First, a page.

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Photo Information

Marine All-Weather Fighter Attack Squadron 121 FA-18D Hornets are the first jets to land on Tinian May 23 during Exercise Geiger Fury 2012. The arresting gear instillation was set in coral terrain and the pilots of VMFA (AW) were the first to have ever made a coral arrestment.

Photo by Lance Cpl. J. Gage Karwick

MAG-12 Hornets swarm to be first on Tinian

22 May 2012 | Lance Cpl. J. Gage Karwick Marine Corps Air Station Iwakuni, Japan

The first F/A-18D Hornets from Marine Fighter Attack Squadron 121, Marine Aircraft Group 12, landed on the island of Tinian’s West Field May 23 during Exercise Geiger Fury 2012.

The F/A-18Ds were the first to have ever landed on the island of Tinian.

Since the M-31 Arresting gear setup was the first to have ever been assembled on coral terrain, there was some speculation toward its effectiveness.

“All of our Marines came out and brought their ‘A’-game and nothing less,” said Staff Sgt. Travis W. Goodwin, an expeditionary airfield technician runway supervisor with Marine Wing Support Squadron 171, MAG-12. “I was a little worried since this arrestment has never been done before, but I have absolute faith in my Marines and after the first jet landed, we all knew the mission was a success.”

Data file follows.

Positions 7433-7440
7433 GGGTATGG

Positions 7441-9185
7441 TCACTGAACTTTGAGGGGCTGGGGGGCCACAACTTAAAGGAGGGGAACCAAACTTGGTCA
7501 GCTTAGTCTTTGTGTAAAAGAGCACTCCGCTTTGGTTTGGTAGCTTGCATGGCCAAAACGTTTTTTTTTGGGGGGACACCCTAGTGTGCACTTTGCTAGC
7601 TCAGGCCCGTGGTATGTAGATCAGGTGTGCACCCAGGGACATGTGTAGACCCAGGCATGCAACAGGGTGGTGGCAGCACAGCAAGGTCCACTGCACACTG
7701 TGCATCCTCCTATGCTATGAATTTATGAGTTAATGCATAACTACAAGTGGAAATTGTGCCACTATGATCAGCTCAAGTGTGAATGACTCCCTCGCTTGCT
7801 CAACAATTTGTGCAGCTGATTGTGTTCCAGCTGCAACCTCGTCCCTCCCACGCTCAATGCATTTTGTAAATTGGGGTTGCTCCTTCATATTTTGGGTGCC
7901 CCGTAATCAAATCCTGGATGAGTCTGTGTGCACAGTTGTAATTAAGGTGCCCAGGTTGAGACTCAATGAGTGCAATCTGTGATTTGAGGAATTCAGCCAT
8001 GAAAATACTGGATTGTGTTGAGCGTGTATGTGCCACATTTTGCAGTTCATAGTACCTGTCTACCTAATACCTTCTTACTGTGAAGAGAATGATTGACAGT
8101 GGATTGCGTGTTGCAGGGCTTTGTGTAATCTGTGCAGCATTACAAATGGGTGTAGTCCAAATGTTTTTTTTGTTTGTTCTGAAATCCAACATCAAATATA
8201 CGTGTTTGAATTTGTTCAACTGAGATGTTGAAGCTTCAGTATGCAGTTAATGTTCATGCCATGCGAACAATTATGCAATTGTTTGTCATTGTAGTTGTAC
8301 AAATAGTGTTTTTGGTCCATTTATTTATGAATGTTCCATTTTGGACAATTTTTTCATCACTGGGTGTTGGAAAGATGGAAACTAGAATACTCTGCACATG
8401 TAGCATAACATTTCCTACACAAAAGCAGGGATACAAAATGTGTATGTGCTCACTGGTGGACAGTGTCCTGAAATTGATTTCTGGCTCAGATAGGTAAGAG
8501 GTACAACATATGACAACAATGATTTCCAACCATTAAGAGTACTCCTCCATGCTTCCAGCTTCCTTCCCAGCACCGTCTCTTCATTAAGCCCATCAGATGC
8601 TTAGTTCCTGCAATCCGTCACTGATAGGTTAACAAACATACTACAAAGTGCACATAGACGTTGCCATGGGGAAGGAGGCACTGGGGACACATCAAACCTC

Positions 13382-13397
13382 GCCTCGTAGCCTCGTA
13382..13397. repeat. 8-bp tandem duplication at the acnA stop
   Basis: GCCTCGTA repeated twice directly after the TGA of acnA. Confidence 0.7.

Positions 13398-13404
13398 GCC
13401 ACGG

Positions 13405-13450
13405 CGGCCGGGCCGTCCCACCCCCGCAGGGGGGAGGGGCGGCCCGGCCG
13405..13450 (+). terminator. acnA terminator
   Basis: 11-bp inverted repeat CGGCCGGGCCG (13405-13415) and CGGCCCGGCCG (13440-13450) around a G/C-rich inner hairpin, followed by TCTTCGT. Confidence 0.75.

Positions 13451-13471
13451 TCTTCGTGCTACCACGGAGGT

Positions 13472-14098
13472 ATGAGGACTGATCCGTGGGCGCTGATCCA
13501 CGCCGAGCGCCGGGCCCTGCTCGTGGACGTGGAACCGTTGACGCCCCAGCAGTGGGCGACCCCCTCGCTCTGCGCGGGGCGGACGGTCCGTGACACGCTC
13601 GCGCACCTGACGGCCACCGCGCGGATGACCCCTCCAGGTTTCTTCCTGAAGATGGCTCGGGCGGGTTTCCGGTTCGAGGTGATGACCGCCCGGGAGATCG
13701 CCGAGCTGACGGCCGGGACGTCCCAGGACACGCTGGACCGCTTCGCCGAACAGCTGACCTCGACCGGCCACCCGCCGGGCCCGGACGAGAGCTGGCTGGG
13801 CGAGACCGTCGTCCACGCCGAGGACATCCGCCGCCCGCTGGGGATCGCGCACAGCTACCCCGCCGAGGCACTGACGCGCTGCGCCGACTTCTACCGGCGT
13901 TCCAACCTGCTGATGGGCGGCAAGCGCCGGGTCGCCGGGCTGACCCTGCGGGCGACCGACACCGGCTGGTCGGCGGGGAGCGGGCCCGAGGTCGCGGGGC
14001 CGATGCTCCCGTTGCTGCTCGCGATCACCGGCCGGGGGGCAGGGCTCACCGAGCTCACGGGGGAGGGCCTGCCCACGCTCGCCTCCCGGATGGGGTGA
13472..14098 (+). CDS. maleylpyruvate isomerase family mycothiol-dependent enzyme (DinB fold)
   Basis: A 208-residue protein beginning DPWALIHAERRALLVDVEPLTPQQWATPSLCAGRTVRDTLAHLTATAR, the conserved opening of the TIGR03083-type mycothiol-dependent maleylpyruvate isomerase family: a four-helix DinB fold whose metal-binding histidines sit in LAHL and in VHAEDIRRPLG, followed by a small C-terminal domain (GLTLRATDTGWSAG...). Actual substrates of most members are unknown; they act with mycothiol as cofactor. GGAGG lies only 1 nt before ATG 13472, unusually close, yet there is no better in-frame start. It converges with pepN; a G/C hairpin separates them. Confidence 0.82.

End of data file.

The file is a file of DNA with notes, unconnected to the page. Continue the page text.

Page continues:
The training occurred in order to establish the effectiveness of the coral setup of the arresting gear. Four Hornets took three arrestments each in less than one hour and 15 minutes.

“Our goal was 10 arrestments in under an hour,” said Goodwin. ”We were able to do 12 in less than an hour. I don’t believe that has ever been done before. It was an amazing feat and the Marines out here pulled it off.”

Given that an arrestment on coral terrain had never been attempted before, safety was the main concern throughout the training.

“Myself and a lot of the other Marines were really nervous,” said Lance Cpl. Eric J. LaVigne, an expeditionary airfield technician crewman with MWSS-171, MAG-12. “When it all went right, we stopped holding our breath.”

The training continues on Tinian for Exercise Geiger Fury 2012.

The MAG-12 and MWSS-171 Marines are pushing through daily training evolutions in order to better themselves and to accomplish any mission when called to respond to future real-world contingencies.